There is no mention in the letter that Netanyahu should abide by commitments of previous Israeli governments to freeze the settlement drive nor is there any mention of the five UN Security Council resolutions and the 2004 World Court decision calling on Israel to withdraw from the already-existing settlements. Instead, they praise the right wing prime minister for “not abandon(ing) the talks.”

It appears that Boxer and the other initiators of the letter decided that rather than emphasize the importance of both sides refraining from taking actions that would undermine the credibility of the negotiations, they were determined to put the U.S. Senate on record putting all the blame for the possible collapse of the talks on the Palestinians and none on the Israelis.

In response to international calls for pressure on Israel to live up to its international legal obligations to withdraw from Palestinian territories seized in the June 1967 war in return for security guarantees, the letter also insists that the United States “not to attempt to impose an agreement on the two parties,” and – despite the gross asymmetry in power between the Israeli occupiers and the Palestinians under occupation – that a peace settlement must be “embraced by both sides.”

The letter was strongly criticized by the liberal Zionist group Americans for Peace Now and praised by the right-wing American Israel Public Affairs Committee (AIPAC.)

Back in April, Boxer and Isakson initiated another letter, which was signed by 76 senators (half of whom were Democrats), to Secretary of State Hillary Clinton implicitly rebuking President Obama for challenging Israel on its illegal settlements, insisting that “differences are best resolved amicably and in a manner that befits longstanding strategic allies.” The letter, which criticized the Palestinians for conditioning talks on a settlement freeze, insisted that “Progress occurs in the Middle East when everyone knows there is simply no space between the U.S. and Israel.”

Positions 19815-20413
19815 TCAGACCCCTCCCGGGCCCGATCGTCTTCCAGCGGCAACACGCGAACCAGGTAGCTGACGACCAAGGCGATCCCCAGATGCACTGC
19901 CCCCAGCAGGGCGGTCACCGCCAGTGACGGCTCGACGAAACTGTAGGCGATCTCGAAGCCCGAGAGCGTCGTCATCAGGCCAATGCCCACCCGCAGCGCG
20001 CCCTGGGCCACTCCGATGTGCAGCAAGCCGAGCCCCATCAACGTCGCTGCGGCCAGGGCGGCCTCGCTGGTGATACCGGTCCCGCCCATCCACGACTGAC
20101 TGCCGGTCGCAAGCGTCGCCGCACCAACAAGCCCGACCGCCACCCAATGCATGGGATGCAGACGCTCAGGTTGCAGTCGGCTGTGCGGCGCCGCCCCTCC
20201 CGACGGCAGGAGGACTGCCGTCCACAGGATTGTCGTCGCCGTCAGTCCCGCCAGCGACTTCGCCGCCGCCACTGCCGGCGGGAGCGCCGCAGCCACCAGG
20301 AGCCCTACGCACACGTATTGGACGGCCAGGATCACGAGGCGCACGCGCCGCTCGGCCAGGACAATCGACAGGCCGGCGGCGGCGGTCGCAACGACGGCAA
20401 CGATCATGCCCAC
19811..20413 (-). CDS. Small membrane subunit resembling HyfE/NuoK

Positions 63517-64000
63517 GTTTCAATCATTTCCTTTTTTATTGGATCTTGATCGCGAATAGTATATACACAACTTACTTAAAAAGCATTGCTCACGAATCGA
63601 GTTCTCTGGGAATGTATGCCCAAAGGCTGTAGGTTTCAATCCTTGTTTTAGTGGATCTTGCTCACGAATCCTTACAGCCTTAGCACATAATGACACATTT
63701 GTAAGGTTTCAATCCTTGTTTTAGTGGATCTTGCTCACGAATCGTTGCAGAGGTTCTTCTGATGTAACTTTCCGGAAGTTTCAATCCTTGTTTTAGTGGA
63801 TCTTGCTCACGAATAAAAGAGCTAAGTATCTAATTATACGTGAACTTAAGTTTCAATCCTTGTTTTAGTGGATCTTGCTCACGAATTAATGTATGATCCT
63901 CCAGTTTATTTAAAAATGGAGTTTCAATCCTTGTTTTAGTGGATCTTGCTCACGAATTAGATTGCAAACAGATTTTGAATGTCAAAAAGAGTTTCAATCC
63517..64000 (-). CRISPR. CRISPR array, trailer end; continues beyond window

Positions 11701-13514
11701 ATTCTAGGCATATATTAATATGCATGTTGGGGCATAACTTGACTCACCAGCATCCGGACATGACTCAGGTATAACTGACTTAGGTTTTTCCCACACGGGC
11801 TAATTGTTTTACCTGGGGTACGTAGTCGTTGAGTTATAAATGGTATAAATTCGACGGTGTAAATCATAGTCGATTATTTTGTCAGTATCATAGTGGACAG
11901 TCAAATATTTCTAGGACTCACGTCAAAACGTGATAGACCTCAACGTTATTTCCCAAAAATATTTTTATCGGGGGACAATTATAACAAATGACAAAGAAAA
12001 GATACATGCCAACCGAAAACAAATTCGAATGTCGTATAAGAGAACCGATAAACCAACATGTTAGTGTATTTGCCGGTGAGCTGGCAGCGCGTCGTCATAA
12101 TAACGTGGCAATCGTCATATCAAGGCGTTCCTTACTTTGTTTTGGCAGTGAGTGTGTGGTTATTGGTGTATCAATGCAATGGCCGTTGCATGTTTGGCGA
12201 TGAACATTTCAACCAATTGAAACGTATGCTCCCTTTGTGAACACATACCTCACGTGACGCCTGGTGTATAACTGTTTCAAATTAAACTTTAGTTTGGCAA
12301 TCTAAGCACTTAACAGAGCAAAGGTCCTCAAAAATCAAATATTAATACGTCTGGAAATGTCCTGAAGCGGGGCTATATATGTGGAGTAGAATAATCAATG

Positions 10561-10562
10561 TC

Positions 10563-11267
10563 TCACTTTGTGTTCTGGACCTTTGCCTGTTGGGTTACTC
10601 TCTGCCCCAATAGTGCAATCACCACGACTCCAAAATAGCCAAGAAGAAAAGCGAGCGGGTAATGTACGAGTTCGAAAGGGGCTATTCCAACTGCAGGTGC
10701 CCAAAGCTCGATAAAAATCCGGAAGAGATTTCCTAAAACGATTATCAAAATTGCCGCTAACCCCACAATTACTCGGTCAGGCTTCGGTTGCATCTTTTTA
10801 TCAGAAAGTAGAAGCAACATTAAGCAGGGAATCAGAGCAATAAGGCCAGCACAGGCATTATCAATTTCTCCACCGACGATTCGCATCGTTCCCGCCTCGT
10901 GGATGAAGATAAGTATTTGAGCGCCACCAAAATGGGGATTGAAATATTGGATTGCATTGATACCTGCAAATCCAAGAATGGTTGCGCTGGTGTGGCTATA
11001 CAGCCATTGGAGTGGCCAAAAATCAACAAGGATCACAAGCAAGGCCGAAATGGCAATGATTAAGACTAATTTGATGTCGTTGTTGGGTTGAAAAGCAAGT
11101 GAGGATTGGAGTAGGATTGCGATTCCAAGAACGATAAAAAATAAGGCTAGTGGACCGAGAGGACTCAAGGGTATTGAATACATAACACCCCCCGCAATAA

Ironically, despite the efforts of senators like Boxer, Russ Feingold, Patty Murray and others who have signed such letters to undermine President Obama’s peace efforts in the Middle East, liberal groups like Democracy for America and MoveOn have recently been praising Boxer, Feingold, Murray, and other signatories as “progressive heroes” deserving support for their re-election.

It is hard to get excited about defeating Republican challengers, however, when incumbent Democrats embrace the same right-wing foreign policy and try to undermine President Obama when he tries to do something right.

Arming the Saudis

The Pentagon has announced a $60 billion arms package to the repressive family dictatorship in Saudi Arabia, the largest arms sale of its kind in history. Rejecting the broad consensus of arms control advocates that the Middle East is too militarized already and that the Saudis already possess military capabilities well in excess of their legitimate security needs, the Obama administration is effectively insisting that this volatile region does not yet have enough armaments and that the United States must send even more.

According to reports, Washington is planning to sell 84 new F-15 fighters and three types of helicopters: 72 Black Hawks, 70 Apaches and 36 Little Birds. There are also reports of naval missile-defense upgrades in the works.

Though supporters of such arms sales argue that if the United States did not sell weapons to the oil-rich kingdom, someone else would, neither the Obama administration nor its predecessors have ever expressed interest in pursuing any kind of arms control agreement with other arms-exporting countries. A number of other arms exporters, such as Germany, are now expressing their opposition to further arms transfers to the region due to the risks of exacerbating tensions and promoting a regional arms race.

The United States is by far the largest arms exporter in the world, surpassing Russia — the second-largest arms exporter — by nearly two to one.